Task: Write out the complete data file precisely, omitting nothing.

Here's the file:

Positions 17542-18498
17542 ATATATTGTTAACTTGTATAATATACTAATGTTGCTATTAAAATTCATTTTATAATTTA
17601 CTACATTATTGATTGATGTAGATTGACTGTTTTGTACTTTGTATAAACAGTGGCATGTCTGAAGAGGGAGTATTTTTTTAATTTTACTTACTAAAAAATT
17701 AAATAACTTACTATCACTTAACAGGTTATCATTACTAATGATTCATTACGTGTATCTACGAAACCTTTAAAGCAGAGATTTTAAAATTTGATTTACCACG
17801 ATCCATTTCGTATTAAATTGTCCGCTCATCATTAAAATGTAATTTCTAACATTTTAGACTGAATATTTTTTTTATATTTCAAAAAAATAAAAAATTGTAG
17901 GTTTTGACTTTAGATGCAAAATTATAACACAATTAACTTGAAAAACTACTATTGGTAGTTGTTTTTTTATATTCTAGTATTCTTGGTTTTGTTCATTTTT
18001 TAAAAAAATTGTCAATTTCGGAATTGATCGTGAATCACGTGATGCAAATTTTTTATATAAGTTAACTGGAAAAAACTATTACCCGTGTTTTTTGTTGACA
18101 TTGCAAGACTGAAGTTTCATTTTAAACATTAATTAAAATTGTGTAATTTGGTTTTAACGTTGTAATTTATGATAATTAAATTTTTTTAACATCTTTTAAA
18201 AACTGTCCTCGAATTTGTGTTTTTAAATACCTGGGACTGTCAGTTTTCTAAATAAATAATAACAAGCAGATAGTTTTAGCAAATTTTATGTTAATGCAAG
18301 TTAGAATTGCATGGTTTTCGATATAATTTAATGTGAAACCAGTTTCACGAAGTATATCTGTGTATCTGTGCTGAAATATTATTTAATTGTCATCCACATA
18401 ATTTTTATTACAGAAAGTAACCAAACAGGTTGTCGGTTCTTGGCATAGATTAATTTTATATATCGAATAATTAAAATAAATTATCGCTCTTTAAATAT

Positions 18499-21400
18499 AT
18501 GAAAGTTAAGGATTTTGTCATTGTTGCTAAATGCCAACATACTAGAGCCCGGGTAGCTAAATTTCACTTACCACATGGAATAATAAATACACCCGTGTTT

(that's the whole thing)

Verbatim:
Positions 17542-18498
17542 ATATATTGTTAACTTGTATAATATACTAATGTTGCTATTAAAATTCATTTTATAATTTA
17601 CTACATTATTGATTGATGTAGATTGACTGTTTTGTACTTTGTATAAACAGTGGCATGTCTGAAGAGGGAGTATTTTTTTAATTTTACTTACTAAAAAATT
17701 AAATAACTTACTATCACTTAACAGGTTATCATTACTAATGATTCATTACGTGTATCTACGAAACCTTTAAAGCAGAGATTTTAAAATTTGATTTACCACG
17801 ATCCATTTCGTATTAAATTGTCCGCTCATCATTAAAATGTAATTTCTAACATTTTAGACTGAATATTTTTTTTATATTTCAAAAAAATAAAAAATTGTAG
17901 GTTTTGACTTTAGATGCAAAATTATAACACAATTAACTTGAAAAACTACTATTGGTAGTTGTTTTTTTATATTCTAGTATTCTTGGTTTTGTTCATTTTT
18001 TAAAAAAATTGTCAATTTCGGAATTGATCGTGAATCACGTGATGCAAATTTTTTATATAAGTTAACTGGAAAAAACTATTACCCGTGTTTTTTGTTGACA
18101 TTGCAAGACTGAAGTTTCATTTTAAACATTAATTAAAATTGTGTAATTTGGTTTTAACGTTGTAATTTATGATAATTAAATTTTTTTAACATCTTTTAAA
18201 AACTGTCCTCGAATTTGTGTTTTTAAATACCTGGGACTGTCAGTTTTCTAAATAAATAATAACAAGCAGATAGTTTTAGCAAATTTTATGTTAATGCAAG
18301 TTAGAATTGCATGGTTTTCGATATAATTTAATGTGAAACCAGTTTCACGAAGTATATCTGTGTATCTGTGCTGAAATATTATTTAATTGTCATCCACATA
18401 ATTTTTATTACAGAAAGTAACCAAACAGGTTGTCGGTTCTTGGCATAGATTAATTTTATATATCGAATAATTAAAATAAATTATCGCTCTTTAAATAT

Positions 18499-21400
18499 AT
18501 GAAAGTTAAGGATTTTGTCATTGTTGCTAAATGCCAACATACTAGAGCCCGGGTAGCTAAATTTCACTTACCACATGGAATAATAAATACACCCGTGTTT